species of the week #35 – eurasian curlew

With its small head, brown marbled plumage and preference for wet habitats, the Eurasian Curlew can be confused with the Black-tailed Godwit, our species of week #31. In contrast to the black-tailed godwit, however, the long beak is completely brown and bent downward. Furthermore the Curlew could adapt better to the disappearance of bogs and can also be found in grassland.

Distribution status in Rhineland-Palatinate  extinct
Residual occurance Lower Saxony, individual animals in NRW and Bavaria
Last sighting in Rhineland-Palatinate 2014 near Zeiskam
habitat Bogs, wet meadows, farmland
Threat of Endangerment grassland conversion, intensive agriculture, moor drainage

The Curlew prefers large open wetlands, extensive meadows, moors, farmland, floodplains, salt marshes, lakes, ponds, estuaries and the Wadden Sea. The Curlew feeds mainly on small animals, in the interior partly also on plants. It prefers to eat invertebrates from the upper soil layers and from the surface, such as earthworms, woodlice, many insects, small molluscs, in the mudflats also small crustaceans.
Because the nests are built on the ground, they are often destroyed on fields and in intensively used grassland through mowing and mulching, so that the brood is rarely successful. A sufficient brood-success in the culture-country presupposes that the curlew has enough time to brood on the utilization-surfaces. Mowing dates should be coordinated accordingly. Remaining wet grassland and fens must be extensively used or maintained.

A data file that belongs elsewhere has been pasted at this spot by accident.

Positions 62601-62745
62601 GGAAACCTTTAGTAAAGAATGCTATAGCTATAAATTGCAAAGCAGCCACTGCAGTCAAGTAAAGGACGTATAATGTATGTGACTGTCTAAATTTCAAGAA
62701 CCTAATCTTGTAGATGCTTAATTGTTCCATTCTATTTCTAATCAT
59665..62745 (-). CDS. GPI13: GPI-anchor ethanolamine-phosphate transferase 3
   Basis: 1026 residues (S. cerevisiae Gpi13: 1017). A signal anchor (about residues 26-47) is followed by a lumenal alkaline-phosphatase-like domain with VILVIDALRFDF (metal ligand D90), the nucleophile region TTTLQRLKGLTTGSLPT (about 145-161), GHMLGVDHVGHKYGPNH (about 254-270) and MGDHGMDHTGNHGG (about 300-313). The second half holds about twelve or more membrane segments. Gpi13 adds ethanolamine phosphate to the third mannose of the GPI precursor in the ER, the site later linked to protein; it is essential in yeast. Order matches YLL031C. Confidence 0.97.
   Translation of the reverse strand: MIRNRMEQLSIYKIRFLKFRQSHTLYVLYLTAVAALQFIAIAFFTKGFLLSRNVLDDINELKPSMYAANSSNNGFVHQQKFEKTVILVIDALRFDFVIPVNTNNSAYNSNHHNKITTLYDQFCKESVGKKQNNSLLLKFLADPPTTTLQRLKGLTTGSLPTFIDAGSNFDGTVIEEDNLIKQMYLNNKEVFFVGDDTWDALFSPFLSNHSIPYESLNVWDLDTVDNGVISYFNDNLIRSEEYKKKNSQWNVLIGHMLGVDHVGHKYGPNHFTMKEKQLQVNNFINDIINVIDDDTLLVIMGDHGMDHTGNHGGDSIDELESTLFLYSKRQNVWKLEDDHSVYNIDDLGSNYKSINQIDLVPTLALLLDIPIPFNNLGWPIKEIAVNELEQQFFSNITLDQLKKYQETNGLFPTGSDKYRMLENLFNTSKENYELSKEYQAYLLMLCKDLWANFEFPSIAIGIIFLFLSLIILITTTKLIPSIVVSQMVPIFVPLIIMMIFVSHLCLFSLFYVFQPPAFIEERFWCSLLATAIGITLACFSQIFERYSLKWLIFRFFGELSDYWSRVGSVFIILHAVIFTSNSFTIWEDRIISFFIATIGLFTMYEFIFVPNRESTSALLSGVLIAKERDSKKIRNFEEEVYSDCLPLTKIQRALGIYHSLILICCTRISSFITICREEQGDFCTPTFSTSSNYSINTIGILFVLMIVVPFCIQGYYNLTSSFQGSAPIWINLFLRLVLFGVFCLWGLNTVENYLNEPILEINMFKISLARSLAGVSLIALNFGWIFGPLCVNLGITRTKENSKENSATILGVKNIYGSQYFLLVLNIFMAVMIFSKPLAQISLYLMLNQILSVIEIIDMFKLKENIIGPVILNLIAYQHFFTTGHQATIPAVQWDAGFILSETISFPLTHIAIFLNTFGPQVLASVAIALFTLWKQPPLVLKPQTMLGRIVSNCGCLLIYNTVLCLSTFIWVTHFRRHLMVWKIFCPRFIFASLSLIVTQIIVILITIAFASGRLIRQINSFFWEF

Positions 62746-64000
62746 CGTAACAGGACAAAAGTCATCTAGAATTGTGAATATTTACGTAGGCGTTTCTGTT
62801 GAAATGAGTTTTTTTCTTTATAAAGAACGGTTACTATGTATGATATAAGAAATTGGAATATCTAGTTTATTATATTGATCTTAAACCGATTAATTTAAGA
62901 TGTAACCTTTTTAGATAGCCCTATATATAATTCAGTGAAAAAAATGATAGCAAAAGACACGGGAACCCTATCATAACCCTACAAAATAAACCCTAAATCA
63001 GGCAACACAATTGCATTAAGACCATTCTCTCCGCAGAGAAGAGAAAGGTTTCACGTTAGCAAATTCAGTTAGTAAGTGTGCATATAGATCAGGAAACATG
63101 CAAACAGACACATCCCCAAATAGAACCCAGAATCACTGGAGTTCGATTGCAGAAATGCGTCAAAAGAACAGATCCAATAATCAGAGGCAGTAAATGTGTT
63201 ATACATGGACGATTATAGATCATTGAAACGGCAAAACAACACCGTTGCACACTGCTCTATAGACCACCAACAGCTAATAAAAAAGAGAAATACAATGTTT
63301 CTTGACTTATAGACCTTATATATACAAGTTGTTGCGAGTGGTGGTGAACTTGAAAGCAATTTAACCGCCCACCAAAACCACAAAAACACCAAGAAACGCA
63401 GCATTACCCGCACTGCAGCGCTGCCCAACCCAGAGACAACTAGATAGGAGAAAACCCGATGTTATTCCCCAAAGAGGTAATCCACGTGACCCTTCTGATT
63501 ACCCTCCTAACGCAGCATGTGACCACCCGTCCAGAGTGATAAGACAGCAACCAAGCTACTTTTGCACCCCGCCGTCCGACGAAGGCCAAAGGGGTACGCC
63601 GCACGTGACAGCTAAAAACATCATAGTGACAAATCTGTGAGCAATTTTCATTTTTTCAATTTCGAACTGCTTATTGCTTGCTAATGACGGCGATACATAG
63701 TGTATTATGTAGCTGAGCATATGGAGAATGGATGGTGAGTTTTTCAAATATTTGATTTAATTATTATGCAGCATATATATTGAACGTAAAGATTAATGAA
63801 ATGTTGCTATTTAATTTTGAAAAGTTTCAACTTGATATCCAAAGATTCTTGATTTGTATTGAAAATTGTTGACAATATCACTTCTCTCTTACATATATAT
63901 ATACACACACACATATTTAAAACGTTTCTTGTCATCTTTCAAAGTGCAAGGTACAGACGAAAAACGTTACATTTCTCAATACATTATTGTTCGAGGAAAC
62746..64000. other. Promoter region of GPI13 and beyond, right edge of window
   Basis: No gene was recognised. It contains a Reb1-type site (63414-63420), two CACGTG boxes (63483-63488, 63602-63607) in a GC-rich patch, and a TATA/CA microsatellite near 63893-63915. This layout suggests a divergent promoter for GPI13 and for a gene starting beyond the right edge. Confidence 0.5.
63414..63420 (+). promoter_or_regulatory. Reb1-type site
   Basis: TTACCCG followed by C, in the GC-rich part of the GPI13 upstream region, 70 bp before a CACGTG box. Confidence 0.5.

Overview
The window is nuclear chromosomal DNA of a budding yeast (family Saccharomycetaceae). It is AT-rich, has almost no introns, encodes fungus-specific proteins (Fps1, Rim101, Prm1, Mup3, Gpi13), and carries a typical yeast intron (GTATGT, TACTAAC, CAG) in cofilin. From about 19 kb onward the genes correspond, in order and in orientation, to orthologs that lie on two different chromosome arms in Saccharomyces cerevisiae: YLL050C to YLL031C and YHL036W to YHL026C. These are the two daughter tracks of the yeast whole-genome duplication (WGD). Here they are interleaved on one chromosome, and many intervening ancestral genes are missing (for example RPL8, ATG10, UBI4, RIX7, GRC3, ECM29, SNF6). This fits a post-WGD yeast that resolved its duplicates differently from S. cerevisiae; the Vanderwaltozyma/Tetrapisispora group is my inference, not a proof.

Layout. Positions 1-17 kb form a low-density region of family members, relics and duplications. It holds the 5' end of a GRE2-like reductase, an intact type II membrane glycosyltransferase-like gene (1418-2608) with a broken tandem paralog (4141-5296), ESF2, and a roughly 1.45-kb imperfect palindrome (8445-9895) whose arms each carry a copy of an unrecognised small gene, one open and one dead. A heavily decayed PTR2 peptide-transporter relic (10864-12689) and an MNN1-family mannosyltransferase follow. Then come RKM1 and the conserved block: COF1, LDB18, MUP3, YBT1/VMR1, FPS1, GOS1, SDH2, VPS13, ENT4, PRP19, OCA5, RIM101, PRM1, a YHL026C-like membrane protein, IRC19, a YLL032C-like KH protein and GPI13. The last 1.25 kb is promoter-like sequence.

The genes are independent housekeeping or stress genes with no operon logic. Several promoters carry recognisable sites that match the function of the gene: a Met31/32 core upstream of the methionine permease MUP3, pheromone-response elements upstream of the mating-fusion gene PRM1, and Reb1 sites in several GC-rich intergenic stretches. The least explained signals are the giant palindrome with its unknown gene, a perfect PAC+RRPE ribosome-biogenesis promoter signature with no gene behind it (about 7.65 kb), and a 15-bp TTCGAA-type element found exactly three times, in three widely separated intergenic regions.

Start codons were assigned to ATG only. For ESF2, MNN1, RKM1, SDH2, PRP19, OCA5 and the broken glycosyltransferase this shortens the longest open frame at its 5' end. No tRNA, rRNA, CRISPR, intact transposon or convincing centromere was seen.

The curlew is a short-distance migrant. Many curlews, which breed in Scandinavia or on Iceland, move to the mudflats of Lower Saxony or Schleswig-Holstein in autumn to spend the winter and can still be observed there.
Until recently, big curlews were still hunted in France. After massive protests, the shooting permit for 6,000 specimens was withdrawn last year. However, hunting is still partly permitted in other countries.

Politically necessary
– Mire restoration
– Sufficient support for extensive grassland
– Coordinated mowing management

To the other species of the week here

Picture: By Andreas Trepte – Own work, CC BY-SA 2.5, https://commons.wikimedia.org/w/index.php?curid=15771576